A phone is different. Cheaper and far more useful, to everyone, day to day. There was no way the iPhone wasn’t going to be massive. After seeing that Macworld unveiling/demo, I knew I’d be getting one. And I did, that summer. To me all those things solved the shortcomings/problems of traditionAl smartphones, what littke I did know about them. The hardware buttons are confining/limiting. Making the screen show whatever was needed for that particular app/activity is, obviousky, Tge way to go, vs. assigning about 11-15 functions for each hardware key, based on the task/app of the moment. Nobody’s gonna remember all that. Who’s want to? The only people squawking were those heavily invested in their Blackberries and who simple couldnt, or wouldn’t, magine anything else. On top of that, all the guys famous for being wrong about things - Steve Ballmer, John Dvorak and others like them - were shitting all over it, which should be a sure-fire sign the thing would be a hit. There was a whole cluster of pundits/columnists 20 years ago who made a career/living over being wrong about Apple, nonstop, at every opportunity. The smart money was on “whatever these goobers say, expect/believe the opposite”. And you’d always be right. I was. I never once based a purchase decision on anything these professional analyst/pundit types ever said. I knew what I wanted, and why. My track record was better than theirs anyway. Just not as public. iMacs, Airport, etc. had all done great for me. Even that dreaded round, “hockey puck” mouse didn’t kill me or swallow my soul, like some caterwauled about. Some older men just can’t deal with change/something different. I’m now their age, but I also know better than to outright dismiss things Apple does, unless, like the iPod Hifi, it’s proven to be a “nobody asked for this” flip/waste of time. They used it as a starting point for something better, more compact and useful years later (HomePod, in its various sizes/colors). So even if Rev. A of something is too ahead of the curve, too limited, too expensive or otherwise shits the bed upon release, they’re likely hard at work in the labs to nail the Rev. B or C release, which I think is probably the fate of this Bision thing. People could swing $400 for a music player (music existed and people love it).or $500-600 on a better version of a device we used every day already. The iPod and iPhone made complete sense and solved actusl, real-workd things for many. $3,500 is ally to ask for something of (currently) limited appeal/use that isn’t really fixing something most of us already have/use daily. It’s not like half the planet is walking around with goofy, underperforming headsets and Apple is showing up to save the day. Most people are practical. “$3,500 gets me a tricked-out Mac of some sort, with money left over!”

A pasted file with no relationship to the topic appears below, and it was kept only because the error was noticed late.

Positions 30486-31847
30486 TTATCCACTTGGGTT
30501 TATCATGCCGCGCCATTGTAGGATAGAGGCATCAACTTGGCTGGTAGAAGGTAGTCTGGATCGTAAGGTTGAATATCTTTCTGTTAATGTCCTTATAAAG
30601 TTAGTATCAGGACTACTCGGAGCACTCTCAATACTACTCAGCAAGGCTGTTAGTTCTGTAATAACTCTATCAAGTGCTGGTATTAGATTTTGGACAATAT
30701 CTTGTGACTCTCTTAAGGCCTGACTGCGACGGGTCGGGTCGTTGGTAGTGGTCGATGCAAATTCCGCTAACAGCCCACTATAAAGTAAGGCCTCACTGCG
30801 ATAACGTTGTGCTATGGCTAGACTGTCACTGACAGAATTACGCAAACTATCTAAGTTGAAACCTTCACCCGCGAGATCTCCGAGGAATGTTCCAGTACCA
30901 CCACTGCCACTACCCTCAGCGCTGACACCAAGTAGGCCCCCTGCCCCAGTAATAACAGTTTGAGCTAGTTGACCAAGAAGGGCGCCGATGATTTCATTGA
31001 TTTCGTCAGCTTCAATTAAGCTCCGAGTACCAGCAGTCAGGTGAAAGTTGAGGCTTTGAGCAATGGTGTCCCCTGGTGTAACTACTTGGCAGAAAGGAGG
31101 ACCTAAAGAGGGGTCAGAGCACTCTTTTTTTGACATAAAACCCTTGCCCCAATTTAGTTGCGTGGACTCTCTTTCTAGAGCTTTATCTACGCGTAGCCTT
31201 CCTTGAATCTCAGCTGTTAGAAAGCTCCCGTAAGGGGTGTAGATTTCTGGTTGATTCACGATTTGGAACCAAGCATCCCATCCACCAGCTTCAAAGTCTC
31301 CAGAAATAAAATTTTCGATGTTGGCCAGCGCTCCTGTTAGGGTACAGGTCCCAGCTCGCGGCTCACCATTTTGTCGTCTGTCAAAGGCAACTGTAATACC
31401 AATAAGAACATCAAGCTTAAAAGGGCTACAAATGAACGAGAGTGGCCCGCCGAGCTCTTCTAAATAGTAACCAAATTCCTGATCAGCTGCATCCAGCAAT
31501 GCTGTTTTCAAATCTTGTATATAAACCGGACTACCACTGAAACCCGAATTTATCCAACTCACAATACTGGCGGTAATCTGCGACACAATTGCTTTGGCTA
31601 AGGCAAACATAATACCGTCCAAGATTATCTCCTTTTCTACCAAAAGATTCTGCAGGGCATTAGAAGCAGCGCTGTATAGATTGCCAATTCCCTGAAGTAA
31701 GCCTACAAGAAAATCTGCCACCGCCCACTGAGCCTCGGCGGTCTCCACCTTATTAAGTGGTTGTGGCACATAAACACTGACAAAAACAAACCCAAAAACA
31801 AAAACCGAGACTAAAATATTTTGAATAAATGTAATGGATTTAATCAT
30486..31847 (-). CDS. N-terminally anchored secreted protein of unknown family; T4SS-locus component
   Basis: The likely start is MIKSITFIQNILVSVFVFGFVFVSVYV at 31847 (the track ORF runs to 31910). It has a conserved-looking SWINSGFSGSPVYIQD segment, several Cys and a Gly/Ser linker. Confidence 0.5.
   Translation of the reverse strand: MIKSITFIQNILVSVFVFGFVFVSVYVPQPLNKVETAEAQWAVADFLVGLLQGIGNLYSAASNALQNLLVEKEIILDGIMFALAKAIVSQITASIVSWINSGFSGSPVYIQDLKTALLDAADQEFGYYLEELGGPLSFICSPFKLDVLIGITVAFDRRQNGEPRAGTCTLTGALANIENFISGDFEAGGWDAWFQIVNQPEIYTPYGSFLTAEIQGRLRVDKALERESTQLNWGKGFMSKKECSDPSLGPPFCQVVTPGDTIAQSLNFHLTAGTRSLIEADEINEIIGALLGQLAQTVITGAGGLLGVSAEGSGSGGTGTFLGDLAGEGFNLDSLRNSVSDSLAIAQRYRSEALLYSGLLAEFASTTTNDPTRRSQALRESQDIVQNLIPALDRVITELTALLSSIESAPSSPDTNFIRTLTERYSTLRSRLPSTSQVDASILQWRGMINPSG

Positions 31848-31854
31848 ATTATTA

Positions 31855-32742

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chucker
 
Join Date: May 2004
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2024-02-05, 09:52

Quote:
Originally Posted by psmith2.0 View Post
all the guys famous for being wrong about things - Steve Ballmer, John Dvorak and others like them - were shitting all over it, which should be a sure-fire sign the thing would be a hit. There was a whole cluster of pundits/columnists 20 years ago who made a career/living over being wrong about Apple, nonstop, at every opportunity. The smart money was on “whatever these goobers say, expect/believe the opposite”.
Yup. That was a real stupid thing in the 1980s-2000s that… kind of went away when Apple became more financially successful.
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turtle
Lord of the Rant.
Formerly turtle2472
 
Join Date: Mar 2005
Location: Upstate South Carolina
 
2024-02-05, 14:52

Quote:
Originally Posted by Kraetos View Post
I had to iterate through the combinations of bands and light seals before deciding that the knit loop and the "W" seal it came out of the box with is the best for me. There's more than a little fiddliness with getting it to fit and sit on your head comfortably, but here I am two days in and I think I've got it. There's a just right angle for the band to wrap around your head and a just right amount of tightness you want to dial in with the band. If you miss just right, you get some combination of uncomfortable pressure on your cheeks, forehead, or back of your head, annoying light-leak, and feeling that your face has become front-heavy. But it is possible to get it on there just right.

I think EyeSight is a mistake. The weight and expense it adds to the device is just not worth it. The stated goal of this feature is to make it so you don't disconnect from the real world and that's just a pipe dream. If someone starts talking to me when I am wearing this, the first thing I do is remove it. I'd much rather have this thing weigh 100g less than have EyeSight, no question. A non-pro Apple Vision without EyeSight which is accordingly lighter and cheaper would be a better device all around.

There's no killer app. The best it can do is "neat," nothing is "must have." None of the spatial apps are interesting beyond 15-30 minutes of initial exploration and intrigue. So far my favorite thing to do with it is watching TV or playing games via Steam Link, which is to say: it's a great OLED TV. In its current state it's an expensive toy and it's fun to watch Apple swing for the fences for the first time in over a decade, but using this for sustained productivity is also a pipe dream and I'm surprised Apple is marketing it on that angle at all.